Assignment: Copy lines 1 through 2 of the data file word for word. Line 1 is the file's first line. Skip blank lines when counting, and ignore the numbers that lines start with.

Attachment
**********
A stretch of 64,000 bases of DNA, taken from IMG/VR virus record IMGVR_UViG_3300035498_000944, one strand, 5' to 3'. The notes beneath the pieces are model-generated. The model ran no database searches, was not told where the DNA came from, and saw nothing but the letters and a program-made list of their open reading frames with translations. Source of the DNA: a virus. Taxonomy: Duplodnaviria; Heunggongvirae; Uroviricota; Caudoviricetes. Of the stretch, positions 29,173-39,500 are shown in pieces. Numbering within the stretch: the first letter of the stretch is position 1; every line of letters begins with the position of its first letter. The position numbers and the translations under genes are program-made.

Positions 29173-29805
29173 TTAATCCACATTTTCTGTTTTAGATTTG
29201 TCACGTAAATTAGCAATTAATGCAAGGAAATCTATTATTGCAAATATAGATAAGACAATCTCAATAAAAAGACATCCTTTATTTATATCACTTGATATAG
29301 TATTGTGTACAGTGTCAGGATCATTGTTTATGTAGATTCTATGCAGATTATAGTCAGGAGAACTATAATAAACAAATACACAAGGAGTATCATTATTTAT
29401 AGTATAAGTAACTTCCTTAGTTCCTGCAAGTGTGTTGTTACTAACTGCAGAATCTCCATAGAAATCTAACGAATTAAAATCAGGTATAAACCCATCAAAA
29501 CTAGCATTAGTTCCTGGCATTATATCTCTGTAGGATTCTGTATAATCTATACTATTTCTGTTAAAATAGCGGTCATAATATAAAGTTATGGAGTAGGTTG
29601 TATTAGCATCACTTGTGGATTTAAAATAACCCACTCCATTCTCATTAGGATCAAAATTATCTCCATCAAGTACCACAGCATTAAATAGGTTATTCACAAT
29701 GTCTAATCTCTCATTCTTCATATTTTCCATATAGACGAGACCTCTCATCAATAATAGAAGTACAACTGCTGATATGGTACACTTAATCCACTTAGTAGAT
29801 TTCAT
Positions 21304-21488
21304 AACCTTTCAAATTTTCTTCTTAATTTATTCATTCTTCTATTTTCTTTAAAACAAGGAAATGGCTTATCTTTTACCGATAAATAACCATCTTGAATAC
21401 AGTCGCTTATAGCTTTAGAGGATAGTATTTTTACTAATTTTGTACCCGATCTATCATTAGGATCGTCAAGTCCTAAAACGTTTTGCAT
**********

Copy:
A stretch of 64,000 bases of DNA, taken from IMG/VR virus record IMGVR_UViG_3300035498_000944, one strand, 5' to 3'. The notes beneath the pieces are model-generated. The model ran no database searches, was not told where the DNA came from, and saw nothing but the letters and a program-made list of their open reading frames with translations. Source of the DNA: a virus. Taxonomy: Duplodnaviria; Heunggongvirae; Uroviricota; Caudoviricetes. Of the stretch, positions 29,173-39,500 are shown in pieces. Numbering within the stretch: the first letter of the stretch is position 1; every line of letters begins with the position of its first letter. The position numbers and the translations under genes are program-made.

Positions 29173-29805